Hourglass: Making the Most of Your People
Making Executive Pay Work: The Psychology of Incentives
A global study into the impact of pay and incentives on senior executives.
There is an emerging consensus, at least in Western economies, that there is something deeply flawed about the current model of executive pay. Put at its simplest, executive pay has risen dramatically over a period when, in hindsight, the Western economic model has not been at its most successful. Surely something must be wrong?
The debate about executive pay has focused on whether shareholders are getting what they want, whether current levels of executive pay are acceptable to society and whether remuneration committees are doing their job properly. But surprisingly little attention has been paid to perhaps the most important constituency: executives themselves. If executive pay were genuinely motivating executives towards higher levels of performance, with benefits for all, there would surely be less controversy about the subject. But is it? Does the current model really work for the individuals it is meant to be motivating?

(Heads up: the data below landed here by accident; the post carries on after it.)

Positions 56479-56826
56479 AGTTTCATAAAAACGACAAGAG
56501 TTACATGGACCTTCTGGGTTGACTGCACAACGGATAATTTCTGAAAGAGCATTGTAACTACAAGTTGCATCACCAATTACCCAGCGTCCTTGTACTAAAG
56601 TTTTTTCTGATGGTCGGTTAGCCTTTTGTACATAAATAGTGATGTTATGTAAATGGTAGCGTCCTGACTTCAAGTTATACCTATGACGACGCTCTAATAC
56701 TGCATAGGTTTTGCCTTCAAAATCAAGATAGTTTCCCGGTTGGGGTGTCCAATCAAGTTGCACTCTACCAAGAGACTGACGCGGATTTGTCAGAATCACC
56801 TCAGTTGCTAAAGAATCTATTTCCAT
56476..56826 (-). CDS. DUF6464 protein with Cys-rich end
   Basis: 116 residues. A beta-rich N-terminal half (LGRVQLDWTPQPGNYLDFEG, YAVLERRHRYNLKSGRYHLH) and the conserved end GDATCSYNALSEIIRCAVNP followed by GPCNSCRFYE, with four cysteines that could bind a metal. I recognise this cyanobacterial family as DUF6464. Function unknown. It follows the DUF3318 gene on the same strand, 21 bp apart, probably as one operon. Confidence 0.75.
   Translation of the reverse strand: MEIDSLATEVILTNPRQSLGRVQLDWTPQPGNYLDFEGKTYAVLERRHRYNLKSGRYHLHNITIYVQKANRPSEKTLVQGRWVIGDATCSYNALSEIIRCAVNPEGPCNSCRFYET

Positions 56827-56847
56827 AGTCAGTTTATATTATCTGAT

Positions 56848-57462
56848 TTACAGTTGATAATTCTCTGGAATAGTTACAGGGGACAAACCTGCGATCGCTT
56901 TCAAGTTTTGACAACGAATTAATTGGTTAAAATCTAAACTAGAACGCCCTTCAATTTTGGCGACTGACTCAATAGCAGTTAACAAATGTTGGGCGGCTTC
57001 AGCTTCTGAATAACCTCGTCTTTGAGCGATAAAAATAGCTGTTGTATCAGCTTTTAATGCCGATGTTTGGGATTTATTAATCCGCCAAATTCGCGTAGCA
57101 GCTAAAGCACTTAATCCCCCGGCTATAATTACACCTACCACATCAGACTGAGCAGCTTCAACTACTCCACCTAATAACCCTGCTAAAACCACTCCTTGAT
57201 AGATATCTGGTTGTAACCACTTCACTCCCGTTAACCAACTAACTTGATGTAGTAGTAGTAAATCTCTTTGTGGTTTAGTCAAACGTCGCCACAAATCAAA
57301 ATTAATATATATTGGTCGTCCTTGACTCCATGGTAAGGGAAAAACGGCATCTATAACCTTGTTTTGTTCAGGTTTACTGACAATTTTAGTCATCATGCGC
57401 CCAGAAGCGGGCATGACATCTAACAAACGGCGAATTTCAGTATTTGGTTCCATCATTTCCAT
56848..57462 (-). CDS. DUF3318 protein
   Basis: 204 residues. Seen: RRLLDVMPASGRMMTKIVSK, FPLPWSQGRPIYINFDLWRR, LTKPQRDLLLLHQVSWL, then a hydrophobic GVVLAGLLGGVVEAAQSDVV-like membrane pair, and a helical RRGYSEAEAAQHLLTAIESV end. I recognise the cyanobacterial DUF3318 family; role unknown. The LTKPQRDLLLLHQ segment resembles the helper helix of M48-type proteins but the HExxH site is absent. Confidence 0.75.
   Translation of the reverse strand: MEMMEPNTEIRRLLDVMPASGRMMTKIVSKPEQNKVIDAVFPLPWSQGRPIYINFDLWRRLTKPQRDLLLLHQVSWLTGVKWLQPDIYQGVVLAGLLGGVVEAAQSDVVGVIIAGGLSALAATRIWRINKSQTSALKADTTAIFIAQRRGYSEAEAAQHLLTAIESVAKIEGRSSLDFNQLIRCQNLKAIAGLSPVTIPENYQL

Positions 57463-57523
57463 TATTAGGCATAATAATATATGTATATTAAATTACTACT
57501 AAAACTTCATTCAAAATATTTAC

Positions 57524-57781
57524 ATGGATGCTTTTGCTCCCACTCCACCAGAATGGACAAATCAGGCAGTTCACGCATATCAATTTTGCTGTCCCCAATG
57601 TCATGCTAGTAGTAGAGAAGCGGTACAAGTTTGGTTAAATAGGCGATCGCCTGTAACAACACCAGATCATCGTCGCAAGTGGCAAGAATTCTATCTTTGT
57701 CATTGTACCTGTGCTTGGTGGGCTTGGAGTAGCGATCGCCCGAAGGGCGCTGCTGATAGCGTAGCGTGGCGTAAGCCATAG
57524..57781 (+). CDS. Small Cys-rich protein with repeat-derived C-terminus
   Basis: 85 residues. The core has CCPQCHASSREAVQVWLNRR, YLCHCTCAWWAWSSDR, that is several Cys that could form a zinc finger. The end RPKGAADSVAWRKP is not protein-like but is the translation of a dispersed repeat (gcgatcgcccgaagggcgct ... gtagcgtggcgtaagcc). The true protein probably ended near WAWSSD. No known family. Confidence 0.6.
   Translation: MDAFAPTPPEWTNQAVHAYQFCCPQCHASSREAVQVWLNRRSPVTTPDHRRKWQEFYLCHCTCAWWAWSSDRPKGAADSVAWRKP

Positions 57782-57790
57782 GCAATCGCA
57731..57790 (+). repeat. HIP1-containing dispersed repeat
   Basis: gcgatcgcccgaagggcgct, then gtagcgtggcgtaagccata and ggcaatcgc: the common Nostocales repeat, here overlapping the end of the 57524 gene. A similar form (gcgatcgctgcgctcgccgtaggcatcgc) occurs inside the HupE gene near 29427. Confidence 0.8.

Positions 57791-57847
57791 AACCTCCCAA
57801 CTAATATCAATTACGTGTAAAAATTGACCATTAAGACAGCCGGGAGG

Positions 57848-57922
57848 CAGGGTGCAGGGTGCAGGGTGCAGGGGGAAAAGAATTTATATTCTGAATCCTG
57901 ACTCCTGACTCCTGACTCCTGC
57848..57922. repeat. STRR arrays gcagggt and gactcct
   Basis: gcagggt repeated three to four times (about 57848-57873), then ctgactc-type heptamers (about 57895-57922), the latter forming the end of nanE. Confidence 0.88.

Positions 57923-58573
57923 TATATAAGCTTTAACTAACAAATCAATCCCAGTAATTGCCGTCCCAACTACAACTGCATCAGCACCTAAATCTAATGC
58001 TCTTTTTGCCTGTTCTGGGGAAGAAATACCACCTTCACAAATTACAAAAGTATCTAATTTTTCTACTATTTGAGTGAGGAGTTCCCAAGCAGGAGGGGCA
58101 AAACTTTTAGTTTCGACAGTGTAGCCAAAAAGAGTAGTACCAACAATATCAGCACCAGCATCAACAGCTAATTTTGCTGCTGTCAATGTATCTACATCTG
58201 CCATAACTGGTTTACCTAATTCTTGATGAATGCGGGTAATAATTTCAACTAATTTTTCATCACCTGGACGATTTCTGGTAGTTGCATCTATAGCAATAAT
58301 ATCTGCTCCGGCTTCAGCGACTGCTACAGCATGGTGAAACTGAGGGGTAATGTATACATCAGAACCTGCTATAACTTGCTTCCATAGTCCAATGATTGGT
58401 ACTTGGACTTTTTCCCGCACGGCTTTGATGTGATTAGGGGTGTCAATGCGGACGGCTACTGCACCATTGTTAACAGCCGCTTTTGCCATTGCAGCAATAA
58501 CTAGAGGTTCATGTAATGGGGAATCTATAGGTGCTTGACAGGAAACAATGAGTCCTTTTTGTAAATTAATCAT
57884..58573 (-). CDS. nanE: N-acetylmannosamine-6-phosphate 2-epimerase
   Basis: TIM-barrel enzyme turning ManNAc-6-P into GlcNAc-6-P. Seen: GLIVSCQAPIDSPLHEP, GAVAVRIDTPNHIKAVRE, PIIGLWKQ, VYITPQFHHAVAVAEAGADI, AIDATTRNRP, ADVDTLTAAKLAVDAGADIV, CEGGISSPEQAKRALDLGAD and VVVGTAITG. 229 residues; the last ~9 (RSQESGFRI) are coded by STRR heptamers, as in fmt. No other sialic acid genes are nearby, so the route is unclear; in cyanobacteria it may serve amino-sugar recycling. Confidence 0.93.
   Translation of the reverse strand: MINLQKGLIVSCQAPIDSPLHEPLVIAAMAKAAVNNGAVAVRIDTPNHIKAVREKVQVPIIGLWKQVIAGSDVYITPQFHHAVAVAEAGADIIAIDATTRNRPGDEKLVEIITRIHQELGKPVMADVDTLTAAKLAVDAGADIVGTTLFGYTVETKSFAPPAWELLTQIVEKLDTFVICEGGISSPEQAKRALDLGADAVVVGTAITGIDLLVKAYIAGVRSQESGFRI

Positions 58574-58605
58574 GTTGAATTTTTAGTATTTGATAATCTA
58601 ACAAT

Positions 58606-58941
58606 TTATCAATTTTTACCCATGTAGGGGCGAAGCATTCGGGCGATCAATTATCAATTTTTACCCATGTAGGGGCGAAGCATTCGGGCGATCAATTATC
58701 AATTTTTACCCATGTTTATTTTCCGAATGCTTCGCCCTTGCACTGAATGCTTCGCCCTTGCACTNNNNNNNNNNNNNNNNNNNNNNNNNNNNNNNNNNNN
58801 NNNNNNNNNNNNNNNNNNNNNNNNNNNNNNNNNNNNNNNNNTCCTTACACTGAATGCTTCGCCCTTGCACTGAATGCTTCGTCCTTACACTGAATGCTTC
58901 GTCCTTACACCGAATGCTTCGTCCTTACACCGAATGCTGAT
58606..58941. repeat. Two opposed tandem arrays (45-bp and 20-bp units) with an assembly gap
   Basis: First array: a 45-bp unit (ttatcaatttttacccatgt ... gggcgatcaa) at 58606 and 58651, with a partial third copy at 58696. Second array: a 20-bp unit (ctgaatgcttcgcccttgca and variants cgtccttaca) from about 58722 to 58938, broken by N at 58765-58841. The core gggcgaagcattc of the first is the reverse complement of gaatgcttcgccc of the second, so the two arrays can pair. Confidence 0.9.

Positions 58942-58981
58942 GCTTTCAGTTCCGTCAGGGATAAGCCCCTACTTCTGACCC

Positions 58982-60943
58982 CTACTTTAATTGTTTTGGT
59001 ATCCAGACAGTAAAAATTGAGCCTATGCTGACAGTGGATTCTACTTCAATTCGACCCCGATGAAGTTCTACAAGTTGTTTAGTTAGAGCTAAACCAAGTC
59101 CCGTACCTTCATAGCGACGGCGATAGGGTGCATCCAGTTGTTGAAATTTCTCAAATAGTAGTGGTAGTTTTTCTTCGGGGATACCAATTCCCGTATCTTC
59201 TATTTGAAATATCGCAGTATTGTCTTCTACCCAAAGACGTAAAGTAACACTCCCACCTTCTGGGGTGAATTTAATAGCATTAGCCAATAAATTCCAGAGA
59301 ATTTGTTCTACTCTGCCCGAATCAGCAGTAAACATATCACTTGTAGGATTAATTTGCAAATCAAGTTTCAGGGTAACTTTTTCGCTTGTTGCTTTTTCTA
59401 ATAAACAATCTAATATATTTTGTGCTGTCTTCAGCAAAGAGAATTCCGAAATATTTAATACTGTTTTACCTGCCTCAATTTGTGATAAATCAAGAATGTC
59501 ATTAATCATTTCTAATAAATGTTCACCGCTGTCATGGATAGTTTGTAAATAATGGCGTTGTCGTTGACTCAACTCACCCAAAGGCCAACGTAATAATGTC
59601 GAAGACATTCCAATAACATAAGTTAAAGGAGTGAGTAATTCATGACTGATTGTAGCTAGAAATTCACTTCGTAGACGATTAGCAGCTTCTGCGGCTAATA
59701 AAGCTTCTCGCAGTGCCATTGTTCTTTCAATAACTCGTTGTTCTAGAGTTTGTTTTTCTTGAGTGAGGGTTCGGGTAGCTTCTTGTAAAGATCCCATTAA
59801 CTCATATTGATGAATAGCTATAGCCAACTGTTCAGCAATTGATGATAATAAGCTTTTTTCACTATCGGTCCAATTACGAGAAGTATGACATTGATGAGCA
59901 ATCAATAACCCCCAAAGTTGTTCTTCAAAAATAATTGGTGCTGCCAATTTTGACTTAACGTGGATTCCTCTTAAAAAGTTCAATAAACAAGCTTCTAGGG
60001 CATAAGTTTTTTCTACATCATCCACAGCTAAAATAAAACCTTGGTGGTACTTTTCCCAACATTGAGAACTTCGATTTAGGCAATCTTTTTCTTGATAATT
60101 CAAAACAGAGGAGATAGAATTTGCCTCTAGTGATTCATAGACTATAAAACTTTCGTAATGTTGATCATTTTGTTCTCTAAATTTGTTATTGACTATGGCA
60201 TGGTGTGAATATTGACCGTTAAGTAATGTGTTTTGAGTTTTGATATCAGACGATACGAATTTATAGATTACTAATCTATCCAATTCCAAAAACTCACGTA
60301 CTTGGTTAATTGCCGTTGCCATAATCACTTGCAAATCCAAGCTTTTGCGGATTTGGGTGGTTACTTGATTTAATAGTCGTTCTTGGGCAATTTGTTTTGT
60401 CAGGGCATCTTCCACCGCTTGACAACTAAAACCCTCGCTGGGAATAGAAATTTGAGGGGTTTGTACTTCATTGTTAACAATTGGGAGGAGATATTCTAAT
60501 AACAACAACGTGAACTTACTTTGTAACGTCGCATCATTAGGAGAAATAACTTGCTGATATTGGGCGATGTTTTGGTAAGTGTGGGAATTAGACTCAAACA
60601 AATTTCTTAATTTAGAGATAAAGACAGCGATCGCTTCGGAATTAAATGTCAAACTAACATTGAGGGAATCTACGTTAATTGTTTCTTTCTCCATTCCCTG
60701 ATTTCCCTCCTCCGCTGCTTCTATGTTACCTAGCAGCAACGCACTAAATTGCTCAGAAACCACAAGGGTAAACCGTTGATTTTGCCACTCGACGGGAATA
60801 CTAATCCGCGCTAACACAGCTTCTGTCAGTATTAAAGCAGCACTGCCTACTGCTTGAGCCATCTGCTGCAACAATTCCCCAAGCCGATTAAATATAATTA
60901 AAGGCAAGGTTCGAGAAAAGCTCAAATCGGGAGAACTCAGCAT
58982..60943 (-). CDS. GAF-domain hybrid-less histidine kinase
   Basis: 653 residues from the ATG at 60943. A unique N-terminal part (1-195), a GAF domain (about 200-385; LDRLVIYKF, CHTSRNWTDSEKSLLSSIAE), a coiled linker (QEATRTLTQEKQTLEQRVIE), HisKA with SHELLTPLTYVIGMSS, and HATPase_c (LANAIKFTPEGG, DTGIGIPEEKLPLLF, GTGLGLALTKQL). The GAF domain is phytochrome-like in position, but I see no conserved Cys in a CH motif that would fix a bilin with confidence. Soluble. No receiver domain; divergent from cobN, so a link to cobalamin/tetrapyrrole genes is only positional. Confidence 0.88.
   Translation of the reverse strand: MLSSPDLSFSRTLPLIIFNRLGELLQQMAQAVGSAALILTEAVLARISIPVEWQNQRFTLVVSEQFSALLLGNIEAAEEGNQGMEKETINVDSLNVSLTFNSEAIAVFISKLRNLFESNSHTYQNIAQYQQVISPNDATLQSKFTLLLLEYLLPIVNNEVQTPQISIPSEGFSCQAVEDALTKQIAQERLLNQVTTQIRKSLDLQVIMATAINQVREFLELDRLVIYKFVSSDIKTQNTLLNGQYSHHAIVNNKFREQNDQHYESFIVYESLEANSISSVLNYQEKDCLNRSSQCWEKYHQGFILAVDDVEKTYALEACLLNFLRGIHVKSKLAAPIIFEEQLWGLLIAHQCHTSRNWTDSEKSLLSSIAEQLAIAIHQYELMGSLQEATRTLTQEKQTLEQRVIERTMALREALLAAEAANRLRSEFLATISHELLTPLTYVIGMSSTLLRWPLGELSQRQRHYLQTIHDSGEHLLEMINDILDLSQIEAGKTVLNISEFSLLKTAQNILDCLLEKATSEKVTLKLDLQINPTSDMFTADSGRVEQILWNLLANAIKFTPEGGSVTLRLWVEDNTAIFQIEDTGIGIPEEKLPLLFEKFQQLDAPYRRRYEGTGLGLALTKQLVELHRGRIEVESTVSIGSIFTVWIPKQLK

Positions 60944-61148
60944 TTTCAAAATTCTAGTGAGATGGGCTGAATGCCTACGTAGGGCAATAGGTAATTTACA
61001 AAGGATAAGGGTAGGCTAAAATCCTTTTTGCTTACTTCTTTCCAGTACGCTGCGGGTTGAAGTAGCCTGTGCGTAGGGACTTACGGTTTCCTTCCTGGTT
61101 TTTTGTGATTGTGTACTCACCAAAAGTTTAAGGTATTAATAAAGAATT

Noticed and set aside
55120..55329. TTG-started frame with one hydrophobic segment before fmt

Last year, in conjunction with Dr Alexander Pepper of the London School of Economics and Political Science, PwC carried out an initial study in the UK which was designed to test how company executives value and react to different types of pay. The study was driven by a belief that the fundamental model of executive pay in the UK was flawed and that in order to fix the problem, we had to go back to the basics of human behaviour. The resulting report was a revealing indictment of many of the features of the current executive pay model. In particular, it provided insight into why long-term incentives often just don't work.
The next step for us was to discover if the same results hold true for executives globally and this report explains the findings of a comprehensive study of executives across 43 countries. The results illustrate much of what's wrong with executive pay - and there is plenty wrong - but also what works. Some of the regional and country differences in attitudes hold valuable insights for leaders of multinational organisations. We hope it will prove an important contribution to the debate over executive pay.